Tech billionaire Elon Musk is a man who has set his sights on transforming our world, from his push towards a future of electric cars (through his company Tesla) and solar power, through to him taking the lead on ‘corporate space vehicles’ with SpaceX. And today, he set out perhaps the grandest vision of space exploration heard since John F. Kennedy issued his challenge for the U.S. to travel to the Moon before the 1960s had ended.
“What I really want to try and achieve here is to make Mars seem possible…Make it seem as though it’s something we can do in our lifetimes, and that you can go.”, he noted in his speech today at the 67th International Astronautical Congress, in Guadalajara, Mexico. He then went on to discuss the ‘long-term technical challenges that need to be solved to support the creation of a permanent, self-sustaining human presence on Mars’. (His hour-long presentation is embedded below, as well as a shorter ‘highlights’ package created by The Verge.)
For me, as a child of the 1970s who – after viewing the amazing images of of the Viking probes – thought that we’d be traveling to the Red Planet before the next decade was done, Musk’s vision is seductive. Maybe I will one day get to venture to Mars myself! On the other hand, the technical challenges are not trivial – from getting off this planet, to staying safe and sane on the journey there, and then landing and setting up a settlement.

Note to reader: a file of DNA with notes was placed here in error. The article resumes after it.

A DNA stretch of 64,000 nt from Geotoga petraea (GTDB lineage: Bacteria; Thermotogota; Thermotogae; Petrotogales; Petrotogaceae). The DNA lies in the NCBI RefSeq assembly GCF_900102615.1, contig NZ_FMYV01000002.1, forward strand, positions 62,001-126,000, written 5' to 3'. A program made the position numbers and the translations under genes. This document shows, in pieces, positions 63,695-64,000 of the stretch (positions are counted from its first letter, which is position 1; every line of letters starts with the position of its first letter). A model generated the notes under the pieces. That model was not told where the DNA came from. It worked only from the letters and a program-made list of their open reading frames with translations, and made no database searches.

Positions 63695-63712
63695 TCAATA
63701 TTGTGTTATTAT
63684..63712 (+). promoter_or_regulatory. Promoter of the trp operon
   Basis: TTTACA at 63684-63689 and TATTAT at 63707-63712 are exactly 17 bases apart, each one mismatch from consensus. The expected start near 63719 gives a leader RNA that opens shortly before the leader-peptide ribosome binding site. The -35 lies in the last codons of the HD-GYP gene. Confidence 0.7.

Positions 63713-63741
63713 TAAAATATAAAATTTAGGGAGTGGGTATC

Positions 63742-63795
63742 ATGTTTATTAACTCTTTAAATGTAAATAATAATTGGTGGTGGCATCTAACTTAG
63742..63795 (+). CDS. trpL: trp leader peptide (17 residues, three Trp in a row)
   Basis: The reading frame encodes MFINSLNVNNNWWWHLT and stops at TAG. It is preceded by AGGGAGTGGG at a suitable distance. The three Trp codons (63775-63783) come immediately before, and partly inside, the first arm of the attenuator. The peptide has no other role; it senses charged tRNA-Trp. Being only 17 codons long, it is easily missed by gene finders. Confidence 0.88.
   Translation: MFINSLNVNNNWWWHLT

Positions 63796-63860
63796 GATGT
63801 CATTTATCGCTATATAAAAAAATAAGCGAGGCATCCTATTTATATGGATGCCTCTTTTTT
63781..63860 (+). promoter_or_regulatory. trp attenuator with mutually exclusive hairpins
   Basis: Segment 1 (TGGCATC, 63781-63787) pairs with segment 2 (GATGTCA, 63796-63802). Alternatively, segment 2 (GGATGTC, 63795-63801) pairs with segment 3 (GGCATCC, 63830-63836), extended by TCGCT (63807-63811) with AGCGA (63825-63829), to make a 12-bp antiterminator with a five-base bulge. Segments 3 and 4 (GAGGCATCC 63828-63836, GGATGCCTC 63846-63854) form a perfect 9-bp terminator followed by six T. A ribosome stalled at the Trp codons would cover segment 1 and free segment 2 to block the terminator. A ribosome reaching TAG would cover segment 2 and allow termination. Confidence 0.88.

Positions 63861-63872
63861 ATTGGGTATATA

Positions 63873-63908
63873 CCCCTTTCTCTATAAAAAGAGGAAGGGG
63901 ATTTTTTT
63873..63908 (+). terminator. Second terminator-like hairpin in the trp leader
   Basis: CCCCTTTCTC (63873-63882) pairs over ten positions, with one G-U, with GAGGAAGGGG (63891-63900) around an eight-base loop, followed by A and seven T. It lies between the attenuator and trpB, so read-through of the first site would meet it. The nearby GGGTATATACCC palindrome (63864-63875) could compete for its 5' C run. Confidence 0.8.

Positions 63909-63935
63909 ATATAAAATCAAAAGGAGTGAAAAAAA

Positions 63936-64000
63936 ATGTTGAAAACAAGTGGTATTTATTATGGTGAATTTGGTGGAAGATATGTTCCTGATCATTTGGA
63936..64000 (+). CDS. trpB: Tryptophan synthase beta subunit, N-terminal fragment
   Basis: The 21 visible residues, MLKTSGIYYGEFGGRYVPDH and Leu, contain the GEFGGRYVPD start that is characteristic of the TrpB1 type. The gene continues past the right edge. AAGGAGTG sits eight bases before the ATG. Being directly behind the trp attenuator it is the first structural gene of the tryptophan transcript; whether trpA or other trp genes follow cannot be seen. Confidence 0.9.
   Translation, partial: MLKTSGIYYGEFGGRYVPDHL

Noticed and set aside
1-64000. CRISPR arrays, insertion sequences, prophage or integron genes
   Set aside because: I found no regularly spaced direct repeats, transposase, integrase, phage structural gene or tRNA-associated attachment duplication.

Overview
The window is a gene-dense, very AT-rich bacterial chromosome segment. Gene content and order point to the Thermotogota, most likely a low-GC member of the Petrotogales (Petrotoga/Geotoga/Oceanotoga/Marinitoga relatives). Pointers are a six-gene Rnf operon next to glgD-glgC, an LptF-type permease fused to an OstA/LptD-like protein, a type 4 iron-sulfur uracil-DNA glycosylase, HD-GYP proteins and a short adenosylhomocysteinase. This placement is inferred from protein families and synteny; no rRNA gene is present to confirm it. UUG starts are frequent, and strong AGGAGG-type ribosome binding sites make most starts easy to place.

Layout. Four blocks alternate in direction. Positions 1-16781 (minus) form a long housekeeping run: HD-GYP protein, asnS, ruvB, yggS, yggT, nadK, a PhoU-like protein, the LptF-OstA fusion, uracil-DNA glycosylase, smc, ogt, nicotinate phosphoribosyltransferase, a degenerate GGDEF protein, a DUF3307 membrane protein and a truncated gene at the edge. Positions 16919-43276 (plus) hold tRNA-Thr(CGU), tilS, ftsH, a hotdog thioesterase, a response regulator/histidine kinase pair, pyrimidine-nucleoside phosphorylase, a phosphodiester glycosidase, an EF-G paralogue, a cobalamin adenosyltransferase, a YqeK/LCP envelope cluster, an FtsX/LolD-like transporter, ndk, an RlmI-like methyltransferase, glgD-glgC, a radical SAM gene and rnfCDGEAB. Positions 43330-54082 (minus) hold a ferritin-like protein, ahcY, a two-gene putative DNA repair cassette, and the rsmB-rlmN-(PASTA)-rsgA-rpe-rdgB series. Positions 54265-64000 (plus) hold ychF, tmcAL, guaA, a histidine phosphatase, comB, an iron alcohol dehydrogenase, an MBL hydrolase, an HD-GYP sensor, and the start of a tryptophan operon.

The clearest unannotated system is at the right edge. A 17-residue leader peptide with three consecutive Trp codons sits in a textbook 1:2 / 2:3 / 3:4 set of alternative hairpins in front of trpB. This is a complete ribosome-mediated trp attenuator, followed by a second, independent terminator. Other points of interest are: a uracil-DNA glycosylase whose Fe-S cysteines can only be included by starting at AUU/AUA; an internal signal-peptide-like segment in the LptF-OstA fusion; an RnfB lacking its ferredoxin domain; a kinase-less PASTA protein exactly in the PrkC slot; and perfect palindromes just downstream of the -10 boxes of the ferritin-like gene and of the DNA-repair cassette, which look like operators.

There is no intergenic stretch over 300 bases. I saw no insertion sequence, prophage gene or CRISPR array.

But, when you consider the success of JFK’s challenge, perhaps what Musk is doing here is exactly what is needed. Stop talking in increments, in absolute safety, and instead have a grand vision and set yourself a timeline to try and do the near-impossible.
What do you think of Musk’s vision of space travel?
Below are some links to news coverage of the announcement: